Insurance cancelled before claim filed

"[Florida] A Cape Coral woman received a letter abruptly cancelling [sic] her homeowner's insurance because of improper maintenance. The letter referenced a tiny boarded up window that was broken for not even a week. Something similar could just as easily happen to you."
Seems a neighborhood child cracked a small bathroom window with an errant golf ball. The insurance company has "inspectors" that prowl the neighborhoods looking for disrepair and, finding same, canceled the policy before the homeowner could file a claim, thereby saving the company approximately twelve dollars.
http://www.abc-7.com/articles/readnews.asp?articleid1252&z=2
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HeyBub wrote:

And mebbe the insurance company gets 400 claims for broken windows every year in that zip code? I figure there has to be more to the story, because a $7 window isn't worth the time.
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snipped-for-privacy@earthlink.net wrote:

It's not the window. It's the chance to cancel a policy. I know different people that have gotten cancelled for moss on the roof, a cracked window, and messy yards. Cancelation was the first notice of a problem.
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snipped-for-privacy@earthlink.net wrote:

Don't insurance policies in Florida have deductibles? This sounds bogus.
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It sure does sound bogus. If the damage exceeded the deductible, the insurance company would have to pay because the property was insured at the time of the loss.
If this were not the case, auto insurance companies could cancel policies as soon as their customer had an accident and never have to pay.

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cjt wrote:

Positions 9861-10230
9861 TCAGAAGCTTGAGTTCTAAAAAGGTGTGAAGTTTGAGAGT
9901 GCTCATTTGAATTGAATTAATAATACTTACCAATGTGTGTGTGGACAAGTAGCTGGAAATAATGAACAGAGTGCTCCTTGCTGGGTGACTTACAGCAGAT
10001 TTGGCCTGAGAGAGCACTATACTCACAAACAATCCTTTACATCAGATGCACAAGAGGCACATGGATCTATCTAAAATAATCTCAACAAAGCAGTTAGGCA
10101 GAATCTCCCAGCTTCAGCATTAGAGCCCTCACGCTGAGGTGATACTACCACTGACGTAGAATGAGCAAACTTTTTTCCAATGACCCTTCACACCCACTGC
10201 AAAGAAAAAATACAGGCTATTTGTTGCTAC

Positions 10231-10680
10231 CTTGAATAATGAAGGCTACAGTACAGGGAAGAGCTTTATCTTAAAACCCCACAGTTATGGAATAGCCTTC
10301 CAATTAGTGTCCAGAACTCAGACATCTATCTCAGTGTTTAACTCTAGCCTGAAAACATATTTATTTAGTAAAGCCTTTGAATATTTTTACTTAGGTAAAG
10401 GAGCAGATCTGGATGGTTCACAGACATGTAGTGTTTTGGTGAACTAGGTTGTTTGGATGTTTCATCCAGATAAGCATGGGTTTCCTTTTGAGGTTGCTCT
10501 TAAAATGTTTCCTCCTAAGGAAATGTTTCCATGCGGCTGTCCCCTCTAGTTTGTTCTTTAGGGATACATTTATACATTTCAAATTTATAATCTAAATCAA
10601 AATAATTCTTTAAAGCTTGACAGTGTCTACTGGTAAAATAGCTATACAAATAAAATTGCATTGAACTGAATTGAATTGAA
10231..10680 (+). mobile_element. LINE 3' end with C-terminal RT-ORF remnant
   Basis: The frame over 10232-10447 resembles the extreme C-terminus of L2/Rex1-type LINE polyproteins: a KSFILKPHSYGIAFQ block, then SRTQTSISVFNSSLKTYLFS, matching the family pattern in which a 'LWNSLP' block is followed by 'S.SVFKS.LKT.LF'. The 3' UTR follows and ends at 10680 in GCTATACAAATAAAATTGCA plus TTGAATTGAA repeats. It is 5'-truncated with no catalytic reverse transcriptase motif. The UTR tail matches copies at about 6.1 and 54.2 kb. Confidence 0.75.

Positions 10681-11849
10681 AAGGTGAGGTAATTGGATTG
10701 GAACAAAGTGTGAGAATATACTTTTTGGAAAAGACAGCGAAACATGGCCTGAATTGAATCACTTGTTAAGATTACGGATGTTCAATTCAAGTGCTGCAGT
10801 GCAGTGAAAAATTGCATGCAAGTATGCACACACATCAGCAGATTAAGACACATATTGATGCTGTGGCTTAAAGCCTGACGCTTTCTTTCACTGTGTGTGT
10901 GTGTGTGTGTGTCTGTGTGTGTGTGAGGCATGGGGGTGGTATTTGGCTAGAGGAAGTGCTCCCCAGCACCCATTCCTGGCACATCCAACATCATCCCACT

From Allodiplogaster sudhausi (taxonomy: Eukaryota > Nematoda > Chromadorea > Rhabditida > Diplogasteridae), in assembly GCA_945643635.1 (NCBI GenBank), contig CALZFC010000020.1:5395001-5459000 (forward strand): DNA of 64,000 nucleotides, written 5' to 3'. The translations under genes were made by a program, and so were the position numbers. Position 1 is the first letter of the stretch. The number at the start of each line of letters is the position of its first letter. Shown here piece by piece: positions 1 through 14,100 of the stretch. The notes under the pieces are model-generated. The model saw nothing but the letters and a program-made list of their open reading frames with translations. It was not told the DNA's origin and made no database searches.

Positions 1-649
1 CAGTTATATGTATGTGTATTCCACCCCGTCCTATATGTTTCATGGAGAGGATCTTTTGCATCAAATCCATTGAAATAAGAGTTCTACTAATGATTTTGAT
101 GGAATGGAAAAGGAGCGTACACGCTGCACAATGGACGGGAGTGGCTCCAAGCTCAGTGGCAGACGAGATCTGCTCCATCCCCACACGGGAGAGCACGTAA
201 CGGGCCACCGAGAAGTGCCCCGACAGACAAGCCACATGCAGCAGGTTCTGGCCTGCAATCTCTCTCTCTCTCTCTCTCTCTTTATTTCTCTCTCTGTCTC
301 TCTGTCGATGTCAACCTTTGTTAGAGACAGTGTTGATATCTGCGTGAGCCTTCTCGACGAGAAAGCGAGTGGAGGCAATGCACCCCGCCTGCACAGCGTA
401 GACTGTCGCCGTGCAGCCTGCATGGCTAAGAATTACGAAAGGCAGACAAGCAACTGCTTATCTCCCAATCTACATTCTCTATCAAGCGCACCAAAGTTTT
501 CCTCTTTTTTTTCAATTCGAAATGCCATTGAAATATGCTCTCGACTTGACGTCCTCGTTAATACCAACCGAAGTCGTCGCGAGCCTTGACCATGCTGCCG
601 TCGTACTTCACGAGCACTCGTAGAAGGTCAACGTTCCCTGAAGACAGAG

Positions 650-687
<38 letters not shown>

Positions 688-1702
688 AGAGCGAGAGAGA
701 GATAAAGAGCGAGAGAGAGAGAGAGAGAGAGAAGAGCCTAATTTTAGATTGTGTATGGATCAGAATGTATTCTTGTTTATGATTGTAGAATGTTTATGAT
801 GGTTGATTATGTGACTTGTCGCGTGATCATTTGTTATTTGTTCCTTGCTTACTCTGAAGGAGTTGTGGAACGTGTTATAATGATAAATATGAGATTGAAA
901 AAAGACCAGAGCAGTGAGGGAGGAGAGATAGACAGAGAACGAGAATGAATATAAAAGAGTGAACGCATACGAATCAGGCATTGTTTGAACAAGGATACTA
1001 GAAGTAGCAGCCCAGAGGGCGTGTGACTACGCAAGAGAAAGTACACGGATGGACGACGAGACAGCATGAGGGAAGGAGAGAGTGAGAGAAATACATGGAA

It IS bogus.
Probably.
Nowhere in the story was paying for the broken window mentioned - that conjecture was entirely my idea. Still, I came to that notion as the only possible reason the insurance company could have for canceling the policy.
Upon reflection, I've come to the position that insanity could be involved.
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$7 isn't the reason and obviously the insurance company doesn't care about a small claim that almost certainly is below the deductible and would never be filed. And they still would have to pay for it anyway, because the damage ocurred while it was insured.
What they do care about is what general condition the property is in. And if you read the rest of the article, they do talk about shrubs being overgrown, lawn being patchy, etc. So, the insurance company sends inspectors around periodically to take a quick look at what condition the properties they are insuring are in. It's likely that boarded up window, together with other signs, led them to believe the property was higher risk. I'd like to see a pic of the property.


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HeyBub wrote:

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insurance companies have gotten very picky
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homeowners' insurance here. They are always fighting over rates etc. State Farm threatened to pull out of Florida because they were not allowed to raise their rates. The state actually sponsors a company called Citizens to provide insurance to those of us who otherwise can't buy it elsewhere. Now the latest from this morning's newspaper. It is hitting the fan again.
http://www.heraldtribune.com/article/20090625/ARTICLE/906251064/2055/NEWS?Title=A-setback-for-major-insurers-as-Crist-vetoes-bill
It is great living in the land of the hurricane. I don't know how the other states on the Gulf of Mexico are doing, but that's our story.
Charlie
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SF isn't threatening, it IS pulling out. Travellers and other insurance companies have cut back on their policies. Much of this slack has been taken up by smaller companies. It should be REALLY interesting to see what happens to these smaller companies the next time FL gets smacked around. It doesn't look like the other states are having quite the problems, largely because FL has been much more aggressive on keeping rates low so as not to offend Voters. Much the same way they slap around the snowbird owners on their property taxes. Fl seems to be having the same problems Washington has on many occassions: an inability to understand that economics won't automatically follow their whims.
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wrote:

"Low" is a relative term. I pay over $4000 a year and my storm coverage has a $5,000 deductible. (on $100,000 coverage) I am really thinking about only buying fire, theft and liability
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